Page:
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Positive cofactor 4 (PC4) contributes to the regulation of replication-dependent canonical histone gene expression

Overview of attention for article published in BMC Molecular Biology, July 2018
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Title
Positive cofactor 4 (PC4) contributes to the regulation of replication-dependent canonical histone gene expression
Published in
BMC Molecular Biology, July 2018
DOI 10.1186/s12867-018-0110-y
Pubmed ID
Authors

Aleksandra Brzek, Marlena Cichocka, Jakub Dolata, Wojciech Juzwa, Daniel Schümperli, Katarzyna Dorota Raczynska

Abstract

Core canonical histones are required in the S phase of the cell cycle to pack newly synthetized DNA, therefore the expression of their genes is highly activated during DNA replication. In mammalian cells, this increment is achieved by both enhanced transcription and 3' end processing. In this paper, we described positive cofactor 4 (PC4) as a protein that contributes to the regulation of replication-dependent histone gene expression. We showed that PC4 influences RNA polymerase II recruitment to histone gene loci in a cell cycle-dependent manner. The most important effect was observed in S phase where PC4 knockdown leads to the elevated level of RNA polymerase II on histone genes, which corresponds to the increased total level of those gene transcripts. The opposite effect was caused by PC4 overexpression. Moreover, we found that PC4 has a negative effect on the unique 3' end processing of histone pre-mRNAs that can be based on the interaction of PC4 with U7 snRNP and CstF64. Interestingly, this effect does not depend on the cell cycle. We conclude that PC4 might repress RNA polymerase II recruitment and transcription of replication-dependent histone genes in order to maintain the very delicate balance between histone gene expression and DNA synthesis. It guards the cell from excess of histones in S phase. Moreover, PC4 might promote the interaction of cleavage and polyadenylation complex with histone pre-mRNAs, that might impede with the recruitment of histone cleavage complex. This in turn decreases the 3' end processing efficiency of histone gene transcripts.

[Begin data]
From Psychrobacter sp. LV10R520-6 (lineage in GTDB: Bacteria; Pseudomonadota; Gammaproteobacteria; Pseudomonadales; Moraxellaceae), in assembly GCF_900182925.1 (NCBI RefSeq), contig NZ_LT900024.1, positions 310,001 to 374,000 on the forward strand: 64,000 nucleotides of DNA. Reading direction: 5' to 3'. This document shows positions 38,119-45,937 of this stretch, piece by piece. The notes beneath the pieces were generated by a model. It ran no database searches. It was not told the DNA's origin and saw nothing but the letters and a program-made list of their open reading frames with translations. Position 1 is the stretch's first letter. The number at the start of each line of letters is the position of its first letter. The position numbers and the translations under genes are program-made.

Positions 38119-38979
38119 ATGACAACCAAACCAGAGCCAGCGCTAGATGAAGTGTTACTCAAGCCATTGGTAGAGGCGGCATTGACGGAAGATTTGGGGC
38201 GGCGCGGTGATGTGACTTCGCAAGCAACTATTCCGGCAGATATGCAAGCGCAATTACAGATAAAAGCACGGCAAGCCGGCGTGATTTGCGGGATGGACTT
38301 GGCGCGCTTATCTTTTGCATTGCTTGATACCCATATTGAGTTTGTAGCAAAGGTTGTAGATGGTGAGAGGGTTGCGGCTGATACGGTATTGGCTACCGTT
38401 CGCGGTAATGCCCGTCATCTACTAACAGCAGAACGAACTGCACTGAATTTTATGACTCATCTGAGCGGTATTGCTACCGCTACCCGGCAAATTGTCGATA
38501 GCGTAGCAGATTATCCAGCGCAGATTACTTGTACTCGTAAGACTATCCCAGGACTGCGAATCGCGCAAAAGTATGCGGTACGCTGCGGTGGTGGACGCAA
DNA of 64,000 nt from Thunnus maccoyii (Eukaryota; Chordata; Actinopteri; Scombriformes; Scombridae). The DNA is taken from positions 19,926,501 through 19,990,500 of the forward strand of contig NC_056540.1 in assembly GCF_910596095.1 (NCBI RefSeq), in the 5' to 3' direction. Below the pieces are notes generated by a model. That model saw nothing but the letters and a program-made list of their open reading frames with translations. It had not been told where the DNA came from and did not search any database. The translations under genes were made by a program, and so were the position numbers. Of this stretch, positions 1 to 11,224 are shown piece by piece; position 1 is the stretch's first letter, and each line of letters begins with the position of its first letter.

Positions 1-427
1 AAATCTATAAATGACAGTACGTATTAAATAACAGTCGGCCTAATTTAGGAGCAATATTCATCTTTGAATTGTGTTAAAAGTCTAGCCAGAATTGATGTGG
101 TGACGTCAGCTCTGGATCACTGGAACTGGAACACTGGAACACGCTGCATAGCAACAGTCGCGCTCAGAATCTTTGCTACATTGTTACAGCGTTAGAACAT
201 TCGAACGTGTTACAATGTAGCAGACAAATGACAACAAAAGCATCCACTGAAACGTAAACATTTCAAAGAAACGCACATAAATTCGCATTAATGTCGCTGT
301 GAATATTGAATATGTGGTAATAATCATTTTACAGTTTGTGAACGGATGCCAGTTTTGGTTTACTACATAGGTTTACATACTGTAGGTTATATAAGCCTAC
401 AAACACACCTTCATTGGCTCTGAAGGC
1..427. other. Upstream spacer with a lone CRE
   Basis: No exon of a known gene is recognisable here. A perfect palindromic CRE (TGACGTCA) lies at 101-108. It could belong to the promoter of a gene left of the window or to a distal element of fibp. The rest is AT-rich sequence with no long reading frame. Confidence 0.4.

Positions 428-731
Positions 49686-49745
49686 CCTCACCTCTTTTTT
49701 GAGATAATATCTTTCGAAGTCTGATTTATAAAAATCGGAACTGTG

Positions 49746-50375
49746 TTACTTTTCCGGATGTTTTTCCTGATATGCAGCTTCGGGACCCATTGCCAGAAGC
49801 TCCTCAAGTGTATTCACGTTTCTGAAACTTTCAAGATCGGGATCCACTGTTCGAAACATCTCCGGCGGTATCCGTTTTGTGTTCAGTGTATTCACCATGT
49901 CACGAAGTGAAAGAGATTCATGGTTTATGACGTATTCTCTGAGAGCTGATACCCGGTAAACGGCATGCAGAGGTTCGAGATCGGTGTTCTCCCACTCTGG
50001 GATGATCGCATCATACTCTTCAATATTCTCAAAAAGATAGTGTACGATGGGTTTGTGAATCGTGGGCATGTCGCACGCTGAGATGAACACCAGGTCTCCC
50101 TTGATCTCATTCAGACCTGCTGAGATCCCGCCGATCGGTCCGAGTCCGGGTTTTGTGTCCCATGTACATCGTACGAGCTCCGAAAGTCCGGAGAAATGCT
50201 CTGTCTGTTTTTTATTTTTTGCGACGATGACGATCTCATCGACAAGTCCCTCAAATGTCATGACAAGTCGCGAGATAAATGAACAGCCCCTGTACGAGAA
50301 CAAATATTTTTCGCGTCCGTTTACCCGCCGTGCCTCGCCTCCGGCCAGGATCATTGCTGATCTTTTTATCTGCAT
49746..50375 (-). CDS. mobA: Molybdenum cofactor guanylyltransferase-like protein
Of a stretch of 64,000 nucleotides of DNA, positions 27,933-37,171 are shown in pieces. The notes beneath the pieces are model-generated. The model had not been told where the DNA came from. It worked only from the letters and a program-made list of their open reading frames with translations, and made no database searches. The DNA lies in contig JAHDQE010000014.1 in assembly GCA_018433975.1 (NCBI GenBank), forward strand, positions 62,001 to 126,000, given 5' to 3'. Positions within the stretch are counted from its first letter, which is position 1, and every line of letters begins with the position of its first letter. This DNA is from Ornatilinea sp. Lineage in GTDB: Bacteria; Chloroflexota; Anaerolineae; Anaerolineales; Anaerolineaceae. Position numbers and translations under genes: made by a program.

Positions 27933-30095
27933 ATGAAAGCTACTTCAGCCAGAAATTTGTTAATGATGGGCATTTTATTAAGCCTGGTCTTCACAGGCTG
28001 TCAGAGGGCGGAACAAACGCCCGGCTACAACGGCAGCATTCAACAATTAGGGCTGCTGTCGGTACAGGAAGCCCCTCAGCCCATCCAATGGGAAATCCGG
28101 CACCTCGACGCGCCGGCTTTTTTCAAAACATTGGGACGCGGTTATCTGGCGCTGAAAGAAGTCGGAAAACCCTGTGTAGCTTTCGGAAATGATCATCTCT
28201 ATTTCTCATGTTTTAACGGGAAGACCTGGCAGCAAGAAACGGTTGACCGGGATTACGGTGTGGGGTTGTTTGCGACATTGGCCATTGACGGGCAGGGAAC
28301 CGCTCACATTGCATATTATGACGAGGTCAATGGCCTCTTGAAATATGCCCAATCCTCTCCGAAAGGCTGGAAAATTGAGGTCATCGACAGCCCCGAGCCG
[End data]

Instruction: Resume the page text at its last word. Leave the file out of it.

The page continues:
Twitter Demographics

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Mendeley readers

The data shown below were compiled from readership statistics for 7 Mendeley readers of this research output. Click here to see the associated Mendeley record.

Geographical breakdown

Country Count As %
Unknown 7 100%

Demographic breakdown

Readers by professional status Count As %
Student > Ph. D. Student 3 43%
Researcher 1 14%
Student > Master 1 14%
Unknown 2 29%
Readers by discipline Count As %
Biochemistry, Genetics and Molecular Biology 2 29%
Agricultural and Biological Sciences 2 29%
Business, Management and Accounting 1 14%
Unknown 2 29%

Attention Score in Context

This research output has an Altmetric Attention Score of 1. This is our high-level measure of the quality and quantity of online attention that it has received. This Attention Score, as well as the ranking and number of research outputs shown below, was calculated when the research output was last mentioned on 29 July 2018.
All research outputs
#11,799,274
of 13,297,120 outputs
Outputs from BMC Molecular Biology
#218
of 264 outputs
Outputs of similar age
#232,239
of 268,280 outputs
Outputs of similar age from BMC Molecular Biology
#1
of 1 outputs
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